1. Be Curious
“Live as if you were to die tomorrow. Learn as if you were to live forever.” – Mahatma Gandhi
The amount we know about our world is increasing exponentially, but it seems like the more we learn the more we realize we don’t know. So as long as you are alive, learn as much as you can. Question everything, seek knowledge, and explore your world.
I was not a great student until I stopped caring about grades and started caring about learning. Then, interestingly, I started getting A’s. Be curious! Wonder about the things they tell you in class. Think about what that means about the world you live in, and your own life. Ask questions. Knowledge doesn’t come out of books, it is written down in them, so read your textbooks, learn what they have to teach you, and then start creating your own knowledge.
2. Fight for the Front Row
Think of everything you are giving up to be a student: your job, family, time, money, etc. You are sacrificing to be able to walk through the door of the classroom, so don’t waste a moment of the time you have there!
- Sit in the front of the class.
- Ask questions when you don’t understand. (Don’t worry about looking dumb; it is far more foolish to try to hide ignorance than to work to overcome it.)
- Go to your professor’s office hours.
- Do the extra credit assignments.
This is your chance. Carpe diem! (Seize the day)
3. Know Thyself
If you are having a hard time understanding material in a class, don’t chalk it up to being dumb. It is more likely that the way the information is being presented isn’t the way you learn best. You may best remember and understand material when it is spoken to or written down for you, drawn for you, demonstrated to you, when you apply it to doing something, when its in a song, through numbers, or in some other way. These are all part of intelligence types (article on this to come). Find out what your learning style is, and use that knowledge to help yourself understand and remember concepts from class. For a free assessment you can visit literacyworks.org. Know what your work style is. Are you most alert at night or in the morning? Do you focus best when you have complete quiet and solitude, like a library, or do you need some background noise, like in a coffee shop? Set aside time to study when you are most alert and go to a place that will help you focus.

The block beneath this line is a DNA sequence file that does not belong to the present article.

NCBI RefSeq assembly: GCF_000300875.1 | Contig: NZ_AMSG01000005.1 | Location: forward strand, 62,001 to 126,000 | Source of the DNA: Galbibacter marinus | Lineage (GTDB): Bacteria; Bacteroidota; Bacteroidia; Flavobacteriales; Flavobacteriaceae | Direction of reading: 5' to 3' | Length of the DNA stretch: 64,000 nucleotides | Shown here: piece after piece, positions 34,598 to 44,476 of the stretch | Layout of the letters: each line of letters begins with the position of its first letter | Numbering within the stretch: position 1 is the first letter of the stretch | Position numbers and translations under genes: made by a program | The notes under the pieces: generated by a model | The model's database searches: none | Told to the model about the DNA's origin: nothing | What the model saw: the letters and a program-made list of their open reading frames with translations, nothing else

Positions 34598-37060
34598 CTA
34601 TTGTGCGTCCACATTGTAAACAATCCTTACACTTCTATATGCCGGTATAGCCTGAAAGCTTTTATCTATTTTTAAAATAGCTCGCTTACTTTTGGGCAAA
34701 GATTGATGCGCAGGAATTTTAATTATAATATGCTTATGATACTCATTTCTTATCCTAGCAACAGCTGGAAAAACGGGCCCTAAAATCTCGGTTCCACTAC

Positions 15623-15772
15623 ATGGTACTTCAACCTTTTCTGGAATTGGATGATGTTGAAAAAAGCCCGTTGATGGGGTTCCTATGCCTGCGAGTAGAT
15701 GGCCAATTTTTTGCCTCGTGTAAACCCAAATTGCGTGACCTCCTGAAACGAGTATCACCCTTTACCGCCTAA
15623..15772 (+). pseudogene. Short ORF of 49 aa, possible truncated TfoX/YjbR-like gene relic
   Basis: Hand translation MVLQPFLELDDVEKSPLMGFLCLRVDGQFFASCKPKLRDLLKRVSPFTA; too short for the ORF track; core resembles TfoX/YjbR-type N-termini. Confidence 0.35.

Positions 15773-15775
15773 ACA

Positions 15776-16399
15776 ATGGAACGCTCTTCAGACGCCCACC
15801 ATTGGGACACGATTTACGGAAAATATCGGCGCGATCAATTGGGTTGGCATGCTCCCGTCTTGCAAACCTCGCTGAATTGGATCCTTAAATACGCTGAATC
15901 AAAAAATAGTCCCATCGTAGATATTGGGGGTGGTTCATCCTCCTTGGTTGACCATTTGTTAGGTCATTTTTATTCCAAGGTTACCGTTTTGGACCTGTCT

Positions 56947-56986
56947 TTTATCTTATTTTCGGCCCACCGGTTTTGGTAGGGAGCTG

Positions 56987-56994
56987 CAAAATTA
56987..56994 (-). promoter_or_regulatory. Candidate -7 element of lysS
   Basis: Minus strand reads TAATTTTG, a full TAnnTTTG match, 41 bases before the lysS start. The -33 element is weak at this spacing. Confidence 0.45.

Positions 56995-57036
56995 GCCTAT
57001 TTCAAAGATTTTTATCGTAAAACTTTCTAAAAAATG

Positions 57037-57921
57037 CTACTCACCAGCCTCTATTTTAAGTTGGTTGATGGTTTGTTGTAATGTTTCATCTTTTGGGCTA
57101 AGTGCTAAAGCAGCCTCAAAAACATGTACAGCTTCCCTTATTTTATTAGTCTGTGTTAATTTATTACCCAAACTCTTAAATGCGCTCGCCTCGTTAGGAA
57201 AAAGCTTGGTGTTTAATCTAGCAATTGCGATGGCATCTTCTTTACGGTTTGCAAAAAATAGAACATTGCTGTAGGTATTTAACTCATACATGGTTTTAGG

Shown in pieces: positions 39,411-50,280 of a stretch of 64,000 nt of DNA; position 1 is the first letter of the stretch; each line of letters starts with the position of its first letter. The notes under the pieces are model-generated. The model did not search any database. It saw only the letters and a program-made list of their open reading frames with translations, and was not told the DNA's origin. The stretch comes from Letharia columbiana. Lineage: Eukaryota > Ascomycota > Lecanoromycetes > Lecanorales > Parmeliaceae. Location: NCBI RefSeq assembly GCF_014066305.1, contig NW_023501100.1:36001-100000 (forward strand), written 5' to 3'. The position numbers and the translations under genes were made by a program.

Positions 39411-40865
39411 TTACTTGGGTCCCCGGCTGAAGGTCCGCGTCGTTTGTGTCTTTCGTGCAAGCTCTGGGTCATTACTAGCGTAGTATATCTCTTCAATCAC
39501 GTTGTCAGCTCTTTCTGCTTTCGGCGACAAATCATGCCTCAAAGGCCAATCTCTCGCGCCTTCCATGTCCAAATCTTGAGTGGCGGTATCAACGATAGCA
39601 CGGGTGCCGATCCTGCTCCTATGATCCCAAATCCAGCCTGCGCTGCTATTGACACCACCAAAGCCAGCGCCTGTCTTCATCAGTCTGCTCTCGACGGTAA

Know what kind of teacher you prefer. Do you learn best from someone who will challenge you and hold your nose to the grindstone, or someone who is more kind and personable? A great teacher is the single most influential factor in how much you will learn, so know what teaching style works for you and find great teachers. Ask students about the professors they have taken, and you can also read reviews at websites like ratemyprofessor.org.
4. Take Care of You
According to the National Sleep Foundation everyone needs a different amount of sleep, but most adults need between seven and eight hours every night. You also need healthy food and exercise to be at your best. Your body is the only thing you will have for your entire life, so take care of it! Sleep well, eat well, exercise, and thank me when you’re 80.
5. Stay Organized
When you get your syllabus on the first day of class with a list of the assignments, put every assignment into your calendar on your smart phone (or your planner, if you’re old fashioned). If you need to, set alarms for a few days or a week before the assignment is due, so that you never miss an assignment because you forgot about it.
Keep everything until final grades are in. You don’t want to lose credit for an assignment because your teacher lost it or wrote down the grade incorrectly (I’ve seen it happen).
Be prepared for class. Don’t be that person asking around for a pen. They always forget to give it back, anyway.
6. Set Aside Enough Time
Being a student means more than just going to class. Professors and counselors will tell you to plan on spending three hours outside of class for every hour in class. I think that is an overestimation for most classes, but do plan on spending at least as much studying outside of class as you do in the classroom. Set aside that time in your schedule and make it a priority.
7. Join The Olympus Project
We are here to help you. Read our articles, and if you have questions, ask us either by commenting or sending us a message. You can also apply to our (free) mentorship program and be matched to a successful graduate of the California Community College system to help you succeed. It’s simple, we believe in you!
This article was created for you by Kate.